Location
    NE Calif.
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    2,299

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    Ox ,I hear you on the toxic chemical thing.The problem is varroa are tough and without some sort of chemical treatment will wipe out the bees.Mineral oil is the least toxic but in my experience just doesnt work.Lots of people are now adding thymol to the mineral oil and fogging with that,but there are reports of lack of effectiveness with that too so the jurys still out on that one.Oxalic acid and formic acid are effective and are acceptable in some countries in organic honey production because they are present in honey naturally but have some user risk attached and technically arent legal in the US.But first you have to know your mite levels using some sort of sticky board .
    The Russian bees come from a pretty harsh climate and seem to have some mite resistance.There are a lot of different strains of Russian and the 2 I used werent up to snuff for MY purposes,but that doesnt mean that the other strains arent any good.Get some and see. The Carniolans are native to a mountainous region so have the genetics for mountain survival(cold winters,unsettled springs).

    [This message has been edited by loggermike (edited June 13, 2004).]

  10. #10
    Join Date
    May 2004
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    Tiller, Oregon USA
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    loggermike: You've got me pegged. I'm leaning real hard toward the Carniolans and oxalic acid as a first line of defense while at the same time I work toward natural resistance. I mentioned elsewhere that a $500 NWC queen is out of my league and i'm hoping resistant strains become a common commodity soon. Problem with any chemical treatment is that the parasites get resistant, the bees don't develop resistance to the mites and I get poisoned. But just like I manage my herd of livestock, the bottom line is that a chemicaled critter is better than a dead one. I have used apistan strips. The old timer naturalist bee keeper within reach of me hates apistan and has instilled that in me (easy target ).
    This I know. I'm in it for the long haul. I like bees.

    ------------------
    the ~ox-{ at www.singingfalls.com

  11. #11
    Join Date
    Apr 2003
    Location
    hartley,texas,USA
    Posts
    65

    Post

    you dont need a 500$ queen those are breeder queens a standard Carniolan or NWC should be in the 10-20 $ range + shipping

  12. #12
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    May 2004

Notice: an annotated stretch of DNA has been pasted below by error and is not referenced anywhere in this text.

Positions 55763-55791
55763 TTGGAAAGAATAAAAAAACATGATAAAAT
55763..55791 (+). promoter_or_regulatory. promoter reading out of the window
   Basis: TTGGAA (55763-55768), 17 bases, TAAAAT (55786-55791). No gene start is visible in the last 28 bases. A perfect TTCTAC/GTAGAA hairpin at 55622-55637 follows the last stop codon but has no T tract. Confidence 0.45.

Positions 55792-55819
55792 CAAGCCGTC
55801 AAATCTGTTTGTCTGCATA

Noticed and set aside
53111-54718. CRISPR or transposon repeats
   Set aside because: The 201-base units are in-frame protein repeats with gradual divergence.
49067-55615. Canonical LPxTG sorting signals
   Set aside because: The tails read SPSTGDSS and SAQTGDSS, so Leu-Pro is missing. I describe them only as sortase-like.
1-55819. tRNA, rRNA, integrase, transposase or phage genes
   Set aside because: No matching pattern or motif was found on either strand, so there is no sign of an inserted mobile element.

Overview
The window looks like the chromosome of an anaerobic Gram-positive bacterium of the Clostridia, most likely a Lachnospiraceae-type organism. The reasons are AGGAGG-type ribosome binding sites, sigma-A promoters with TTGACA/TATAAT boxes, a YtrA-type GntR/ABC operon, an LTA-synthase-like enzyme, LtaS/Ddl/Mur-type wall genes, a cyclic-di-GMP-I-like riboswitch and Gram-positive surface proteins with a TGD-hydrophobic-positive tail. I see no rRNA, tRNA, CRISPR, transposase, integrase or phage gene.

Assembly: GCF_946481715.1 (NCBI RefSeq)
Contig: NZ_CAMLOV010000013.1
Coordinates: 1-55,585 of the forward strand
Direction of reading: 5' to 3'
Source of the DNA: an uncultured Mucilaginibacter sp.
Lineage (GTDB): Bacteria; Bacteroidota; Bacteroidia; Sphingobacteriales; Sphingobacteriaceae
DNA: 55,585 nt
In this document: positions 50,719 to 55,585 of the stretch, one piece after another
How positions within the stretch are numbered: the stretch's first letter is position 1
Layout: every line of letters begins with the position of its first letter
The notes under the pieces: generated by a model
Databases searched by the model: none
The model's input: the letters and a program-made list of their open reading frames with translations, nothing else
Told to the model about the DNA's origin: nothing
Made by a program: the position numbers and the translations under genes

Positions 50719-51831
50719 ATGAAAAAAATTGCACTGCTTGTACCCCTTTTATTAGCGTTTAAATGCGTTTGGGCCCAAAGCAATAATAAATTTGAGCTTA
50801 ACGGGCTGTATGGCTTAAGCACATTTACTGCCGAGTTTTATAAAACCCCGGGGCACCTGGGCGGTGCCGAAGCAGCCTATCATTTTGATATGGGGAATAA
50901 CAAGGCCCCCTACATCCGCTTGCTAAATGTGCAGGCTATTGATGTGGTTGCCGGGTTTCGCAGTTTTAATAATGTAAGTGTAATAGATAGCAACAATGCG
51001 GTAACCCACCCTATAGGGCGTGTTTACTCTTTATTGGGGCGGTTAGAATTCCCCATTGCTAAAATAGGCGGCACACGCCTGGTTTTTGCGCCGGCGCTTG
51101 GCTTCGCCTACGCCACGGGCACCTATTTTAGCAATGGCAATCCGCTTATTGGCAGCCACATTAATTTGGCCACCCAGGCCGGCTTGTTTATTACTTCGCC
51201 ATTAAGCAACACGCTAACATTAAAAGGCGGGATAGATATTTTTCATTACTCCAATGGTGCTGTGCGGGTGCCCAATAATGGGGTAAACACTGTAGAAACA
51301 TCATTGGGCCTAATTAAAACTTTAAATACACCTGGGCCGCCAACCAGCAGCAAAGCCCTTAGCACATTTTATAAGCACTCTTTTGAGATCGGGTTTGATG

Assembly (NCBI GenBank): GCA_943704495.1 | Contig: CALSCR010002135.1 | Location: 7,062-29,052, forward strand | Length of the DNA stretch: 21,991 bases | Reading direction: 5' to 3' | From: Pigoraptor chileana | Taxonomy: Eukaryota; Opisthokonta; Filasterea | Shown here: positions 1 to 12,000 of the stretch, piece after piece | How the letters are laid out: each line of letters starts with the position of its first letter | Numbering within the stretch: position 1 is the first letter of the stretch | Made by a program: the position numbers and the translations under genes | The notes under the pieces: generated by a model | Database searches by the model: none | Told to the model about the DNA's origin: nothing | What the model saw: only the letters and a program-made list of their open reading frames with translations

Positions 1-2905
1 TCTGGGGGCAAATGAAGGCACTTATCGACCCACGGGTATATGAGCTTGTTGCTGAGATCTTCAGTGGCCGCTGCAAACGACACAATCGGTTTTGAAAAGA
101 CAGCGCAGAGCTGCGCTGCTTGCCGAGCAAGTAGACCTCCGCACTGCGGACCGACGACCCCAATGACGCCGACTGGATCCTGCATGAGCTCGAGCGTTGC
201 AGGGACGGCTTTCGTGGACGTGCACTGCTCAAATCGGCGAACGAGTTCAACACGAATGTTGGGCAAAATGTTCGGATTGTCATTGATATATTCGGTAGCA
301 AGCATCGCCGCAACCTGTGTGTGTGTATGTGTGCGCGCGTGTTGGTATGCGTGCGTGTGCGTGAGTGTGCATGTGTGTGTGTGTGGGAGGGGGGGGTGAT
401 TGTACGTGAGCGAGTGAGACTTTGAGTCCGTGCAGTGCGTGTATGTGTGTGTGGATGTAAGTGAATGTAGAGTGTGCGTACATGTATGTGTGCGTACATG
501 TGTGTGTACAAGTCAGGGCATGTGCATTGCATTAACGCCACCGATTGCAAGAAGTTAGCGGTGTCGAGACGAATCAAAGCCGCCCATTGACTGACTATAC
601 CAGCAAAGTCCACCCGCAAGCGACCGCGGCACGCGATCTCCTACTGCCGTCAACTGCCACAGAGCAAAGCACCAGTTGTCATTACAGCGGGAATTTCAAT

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    Tiller, Oregon USA
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    joens: I've been looking at some sites today and I see there are some real nice choices.

    I take it breeder queens are for queen rearing purposes and that the $ is for quarenteed purity of stock.

  13. #13
    Join Date
    Apr 2003
    Location
    hartley,texas,USA
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    65

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    Ox I see on your website you have Angora Goats .I used to have a few of those in south texas.they are some great animals.

  14. #14
    Join Date
    May 2004
    Location
    Tiller, Oregon USA
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    209

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    Yes, been running angoras for about 25 years. Mohair and honey go good together

    ------------------
    the ~ox-{ at www.singingfalls.com

  15. #15
    Join Date
    Oct 2001
    Location
    Bradenton, FL, and Davenport, IA, USA
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    930

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    Ox,
    I never told you to buy a breeder queen. Breeder queens of ALL strains cost between $250-$600. That's nothing to do with the race per se. Buy a NWC queen from a supplier in the $10-20 dollar range. Kona Queen is a good source.



    ------------------
    Scot Mc Pherson
    Foundationless Small Cell Top Bar Hives
    BeeWiki: http://linuxfromscratch.org/~scot/beewiki/

  16. #16
    Join Date
    May 2004
    Location
    Tiller, Oregon USA
    Posts
    209

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    Mr. McPherson: I didn't suggest that you recommended a $600 queen. That figure range came as a result of my efforts to find a quality source. I'll check out Kona queen. Thanks

    ------------------
    the ~ox-{ at www.singingfalls.com